Of late, the action in Future’s End has really been ramping up to something epic. With all the different plotlines going on, it was inevitable that many of them would intersect with each other in quite interesting ways, and that is exactly what has been happening. Thing is, despite the apparent lack of general popularity in the title as far as the blogosphere is concerned, the title still appears to be going strong and week after week I can see why. It has some of DC’s top writing and top art at the moment and that has value, even if a lot of it is just the house style..
The epic went into overdrive in this week’s Future’s End #12. First we had this big fight scene with Amethyst, Frankenstein and Hawkman, with a decidedly major cliffhanger. Then the King Faraday and Voodoo plotlines intersected something fierce and I’m left wondering if the character of “Courtney” is who I think it is. Then the plotline with a villain named Ethan got super-interesting, considering how he was broken out of prison recently and after that we got the most magnificent cliffhanger ending ever in comics, as we got taken back to the future that Terry McGinnis is trying to prevent in the past.
Aliens and superheroes is a concept that mixes really well, as some 75 years of comics from the Big 2 has proven. Superhero comics today form the biggest share of the market and with good reason, they are the staple of the form after all. Occasionally creators go the full distance with this, as Valiant Comics has done in recent weeks with its Armor Hunters series, tying together its X-O Manowar and Unity titles, at the least. It has proven to be a good time for Unity in particular, a series that started last year, and with Matt Kindt’s writing and Steven Segovia’s art the overall experience has never been better.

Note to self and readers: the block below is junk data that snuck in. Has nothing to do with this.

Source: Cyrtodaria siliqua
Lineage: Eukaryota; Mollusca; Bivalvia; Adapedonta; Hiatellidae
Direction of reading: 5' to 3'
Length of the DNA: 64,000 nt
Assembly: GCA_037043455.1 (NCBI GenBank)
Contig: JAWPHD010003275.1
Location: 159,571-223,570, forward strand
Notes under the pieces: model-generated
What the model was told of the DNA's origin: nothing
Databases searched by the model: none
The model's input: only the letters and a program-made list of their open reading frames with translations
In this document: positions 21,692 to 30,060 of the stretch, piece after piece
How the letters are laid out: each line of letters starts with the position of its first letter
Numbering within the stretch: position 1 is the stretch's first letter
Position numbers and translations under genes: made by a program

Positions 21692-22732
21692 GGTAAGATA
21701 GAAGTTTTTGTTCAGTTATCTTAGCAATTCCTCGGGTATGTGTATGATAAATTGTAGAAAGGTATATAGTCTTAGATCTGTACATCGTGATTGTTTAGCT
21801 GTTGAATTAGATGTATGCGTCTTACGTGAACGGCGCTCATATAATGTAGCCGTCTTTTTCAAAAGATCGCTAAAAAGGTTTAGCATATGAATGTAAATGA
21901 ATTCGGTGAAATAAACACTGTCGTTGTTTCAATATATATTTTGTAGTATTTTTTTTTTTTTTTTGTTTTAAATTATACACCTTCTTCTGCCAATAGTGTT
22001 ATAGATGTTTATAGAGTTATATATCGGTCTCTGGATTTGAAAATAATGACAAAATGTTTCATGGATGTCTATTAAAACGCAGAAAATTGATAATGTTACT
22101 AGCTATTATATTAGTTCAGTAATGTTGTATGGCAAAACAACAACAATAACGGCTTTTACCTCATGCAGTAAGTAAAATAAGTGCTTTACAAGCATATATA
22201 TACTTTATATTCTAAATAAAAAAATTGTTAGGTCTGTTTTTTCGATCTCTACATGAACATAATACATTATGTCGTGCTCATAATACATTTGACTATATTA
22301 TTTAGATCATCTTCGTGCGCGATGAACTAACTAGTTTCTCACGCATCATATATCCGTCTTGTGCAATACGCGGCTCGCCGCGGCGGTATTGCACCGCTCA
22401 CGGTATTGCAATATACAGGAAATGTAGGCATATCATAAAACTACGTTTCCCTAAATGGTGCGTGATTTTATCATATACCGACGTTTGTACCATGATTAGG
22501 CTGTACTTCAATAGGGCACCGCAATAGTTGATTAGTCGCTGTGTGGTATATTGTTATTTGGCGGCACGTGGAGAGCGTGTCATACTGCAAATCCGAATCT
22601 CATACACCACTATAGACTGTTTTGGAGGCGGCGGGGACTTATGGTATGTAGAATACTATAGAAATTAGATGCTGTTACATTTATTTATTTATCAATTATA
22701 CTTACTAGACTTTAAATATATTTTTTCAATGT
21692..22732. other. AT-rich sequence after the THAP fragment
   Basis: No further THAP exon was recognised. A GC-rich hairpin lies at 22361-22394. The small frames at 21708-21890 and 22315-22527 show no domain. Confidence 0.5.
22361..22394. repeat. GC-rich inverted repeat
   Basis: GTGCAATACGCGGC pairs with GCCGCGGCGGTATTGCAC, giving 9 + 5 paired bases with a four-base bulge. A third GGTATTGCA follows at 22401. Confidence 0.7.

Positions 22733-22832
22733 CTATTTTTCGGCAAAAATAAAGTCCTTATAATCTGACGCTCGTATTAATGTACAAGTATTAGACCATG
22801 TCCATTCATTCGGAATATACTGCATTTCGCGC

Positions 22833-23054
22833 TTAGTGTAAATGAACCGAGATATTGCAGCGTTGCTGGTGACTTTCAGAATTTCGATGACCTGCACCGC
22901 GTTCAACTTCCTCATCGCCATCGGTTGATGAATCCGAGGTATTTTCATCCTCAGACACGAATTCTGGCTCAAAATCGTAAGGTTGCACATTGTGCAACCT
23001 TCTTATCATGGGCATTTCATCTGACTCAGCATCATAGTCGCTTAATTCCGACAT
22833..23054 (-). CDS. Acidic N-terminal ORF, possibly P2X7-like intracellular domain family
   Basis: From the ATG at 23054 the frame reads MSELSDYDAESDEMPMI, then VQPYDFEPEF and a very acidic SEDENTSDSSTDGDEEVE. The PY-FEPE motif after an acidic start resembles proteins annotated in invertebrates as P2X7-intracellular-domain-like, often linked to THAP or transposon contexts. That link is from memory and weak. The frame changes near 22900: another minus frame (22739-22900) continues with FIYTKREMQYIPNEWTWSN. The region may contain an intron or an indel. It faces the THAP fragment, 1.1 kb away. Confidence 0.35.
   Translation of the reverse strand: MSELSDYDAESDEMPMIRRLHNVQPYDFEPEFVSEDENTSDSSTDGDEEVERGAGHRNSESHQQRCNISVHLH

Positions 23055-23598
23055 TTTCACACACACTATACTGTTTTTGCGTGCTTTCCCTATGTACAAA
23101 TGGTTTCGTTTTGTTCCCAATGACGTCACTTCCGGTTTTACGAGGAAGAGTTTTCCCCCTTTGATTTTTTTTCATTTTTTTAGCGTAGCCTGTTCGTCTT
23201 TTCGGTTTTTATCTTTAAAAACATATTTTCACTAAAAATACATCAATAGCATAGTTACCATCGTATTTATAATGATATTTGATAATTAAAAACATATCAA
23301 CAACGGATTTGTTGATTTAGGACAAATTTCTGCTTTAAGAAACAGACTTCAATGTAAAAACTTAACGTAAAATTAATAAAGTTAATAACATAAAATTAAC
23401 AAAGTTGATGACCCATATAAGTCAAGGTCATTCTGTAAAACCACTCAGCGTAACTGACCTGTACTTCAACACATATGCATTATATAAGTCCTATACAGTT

While Armor Hunters deals with all the big moments, Unity has been dealing more with the little things that inform those big moments. This past week’s Unity #9 is proof of that for it doesn’t move along the Armor Hunters story forward but instead has Livewire question her origins, show Ninjak and Eternal Warrior getting their violence gig on in London, and MI-6’s top coordinator Mr. Alcott get ever more frustrated with current events. With all the little moments, Matt Kindt is at his best here, and the same can be said for Steven Segovia and Co. where the art is concerned.
In the last four months Ales Kot and Michael Walsh have dazzled me with their take on this secret group of Avengers working for SHIELD. Hawkeye, Black Widow, Spider-Woman, Nick Fury Jr., Phil Coulson and Maria Hill have been stunning almost every step of the way and this has certainly been one of the most impressive of the new titles launched by Marvel this year for its All-New Marvel NOW! initiative, marking the second major launch of its titles since late 2012. The four issues thus far have been impressive sure, but I think we are entering an all-new phase that is even better..
This past week’s Secret Avengers #5 deepens the character mysteries and really tones down all the action so that the plot moves along in a very different manner. It is given however that when Maria Hill and Nick Fury Jr, are involved, especially a straight-and-narrow guy like Coulson, there is going to be a lot of friction between them over all the secrets being kept, and the biggest secret on this team is that Modok is working for SHIELD! Ales Kot, Michael Walsh, Matthew Wilson and Tradd Moore are at their best in this issue and they deliver on the goods in a handsome manner.